Friday, July 15, 2011

into eternity

“Into Eternity” a Truly Scary Movie

By Skip Sheffield

Forget your monsters, aliens, giant righting robots, vampires or zombies. “Into Eternity” is one of the scariest movies I’ve seen in years.
“Into Eternity” is a documentary film by Danish multimedia artist Michael Madsen. It is only 75 minutes long in English, Finnish and Swedish language, with subtitles, but it will stop and make you think for a long, long time.
Onkalo is the name of a subterranean storage facility on a remote island in Finland. “Onkalo” means hiding place in Finnish, and that is what the government intends to do with the radioactive nuclear waste from its power plants: bury it in bedrock far below earth and then seal it up for all eternity- or at least for 100,000 years, which is how long it takes for radioactivity to dissipate from plutonium and uranium. The huge challenge is that humans have never constructed anything that has endured even a tenth of that time. What will the world be like 100,000 years hence? Will there even be human life?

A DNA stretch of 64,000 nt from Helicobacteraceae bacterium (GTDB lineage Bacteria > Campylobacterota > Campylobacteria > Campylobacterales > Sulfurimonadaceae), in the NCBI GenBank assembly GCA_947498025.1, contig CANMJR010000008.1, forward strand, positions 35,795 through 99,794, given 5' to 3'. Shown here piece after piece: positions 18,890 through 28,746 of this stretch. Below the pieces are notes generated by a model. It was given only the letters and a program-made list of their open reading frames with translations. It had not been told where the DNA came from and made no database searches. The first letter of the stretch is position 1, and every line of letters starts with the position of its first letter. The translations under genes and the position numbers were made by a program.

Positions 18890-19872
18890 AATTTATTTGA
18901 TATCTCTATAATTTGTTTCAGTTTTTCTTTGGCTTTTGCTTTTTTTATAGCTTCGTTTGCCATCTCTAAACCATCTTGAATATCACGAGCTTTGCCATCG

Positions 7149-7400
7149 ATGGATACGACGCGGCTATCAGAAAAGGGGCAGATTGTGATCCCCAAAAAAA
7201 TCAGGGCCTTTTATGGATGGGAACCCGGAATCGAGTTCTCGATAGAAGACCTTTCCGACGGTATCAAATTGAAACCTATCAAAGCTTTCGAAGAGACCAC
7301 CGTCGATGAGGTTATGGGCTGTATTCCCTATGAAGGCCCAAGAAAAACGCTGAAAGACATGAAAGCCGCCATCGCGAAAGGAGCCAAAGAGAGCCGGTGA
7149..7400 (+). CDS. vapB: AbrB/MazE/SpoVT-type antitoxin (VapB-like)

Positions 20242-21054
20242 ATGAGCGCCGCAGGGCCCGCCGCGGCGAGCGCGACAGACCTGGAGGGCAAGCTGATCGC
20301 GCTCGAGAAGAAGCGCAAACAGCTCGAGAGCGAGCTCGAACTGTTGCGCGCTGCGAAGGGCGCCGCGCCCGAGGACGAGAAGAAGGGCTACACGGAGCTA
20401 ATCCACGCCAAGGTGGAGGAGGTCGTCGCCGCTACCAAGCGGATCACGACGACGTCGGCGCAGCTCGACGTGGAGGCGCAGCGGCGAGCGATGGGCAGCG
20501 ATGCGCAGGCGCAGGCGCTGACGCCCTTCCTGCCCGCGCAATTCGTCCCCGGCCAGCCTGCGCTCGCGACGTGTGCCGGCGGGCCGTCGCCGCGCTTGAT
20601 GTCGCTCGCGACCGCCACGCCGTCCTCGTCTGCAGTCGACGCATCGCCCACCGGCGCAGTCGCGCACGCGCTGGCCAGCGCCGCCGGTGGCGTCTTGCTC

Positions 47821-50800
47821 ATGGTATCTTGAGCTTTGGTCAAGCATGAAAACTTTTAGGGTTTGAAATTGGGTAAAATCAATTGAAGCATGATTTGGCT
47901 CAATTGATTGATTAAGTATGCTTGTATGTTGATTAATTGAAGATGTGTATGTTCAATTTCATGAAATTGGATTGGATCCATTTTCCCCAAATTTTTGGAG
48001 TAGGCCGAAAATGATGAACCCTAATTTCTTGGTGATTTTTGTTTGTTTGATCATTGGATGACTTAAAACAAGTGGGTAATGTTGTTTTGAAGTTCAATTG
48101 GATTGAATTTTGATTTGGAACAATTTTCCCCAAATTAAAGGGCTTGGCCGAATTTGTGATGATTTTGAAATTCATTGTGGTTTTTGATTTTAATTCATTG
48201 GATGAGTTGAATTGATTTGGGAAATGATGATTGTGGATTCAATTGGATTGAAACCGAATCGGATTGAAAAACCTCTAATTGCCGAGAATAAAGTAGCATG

“Into Eternity” poses very basic philosophical questions as the director films the work in progress at the gloomy, eerie site. Excavation for Onkalo began in 2003, and construction won’t be finished until the 22nd century. There is a debate as to whether the site should have prominent warning signs on it, or be totally unmarked. Given the curious nature of humans, some future treasure-hunter could discover the concrete seal and think great riches are contained inside. Because language and communication is always changing, would humans understand any of the current languages or international symbols?
The tragic recent earthquake in Japan has driven home the very real threat of radiation sickness and death unleashed from the world’s nuclear reactors after natural disasters. Finland is only 16th in the world in nuclear power. The USA is No. 1, with France and Japan in second and third place. How safe are the current above-ground nuclear waste storage containers? How long will they remain safe?
These are very troubling questions. It is a credit to the people of Finland that they have decided to do something about it. We face serious potential problems here in America that could affect us and our offspring for all eternity.
“Into Eternity” is the opposite of an escapist movie. It is a film that challenges, frightens, troubles and angers the viewer, yet there a spooky beauty to it, accompanied by an equally spooky soundtrack contemporary composer Karten Fundal and the great Finnish
composer, Jean Sibelius. Proceed at your own risk. Life is complicated, and growing more complex every year.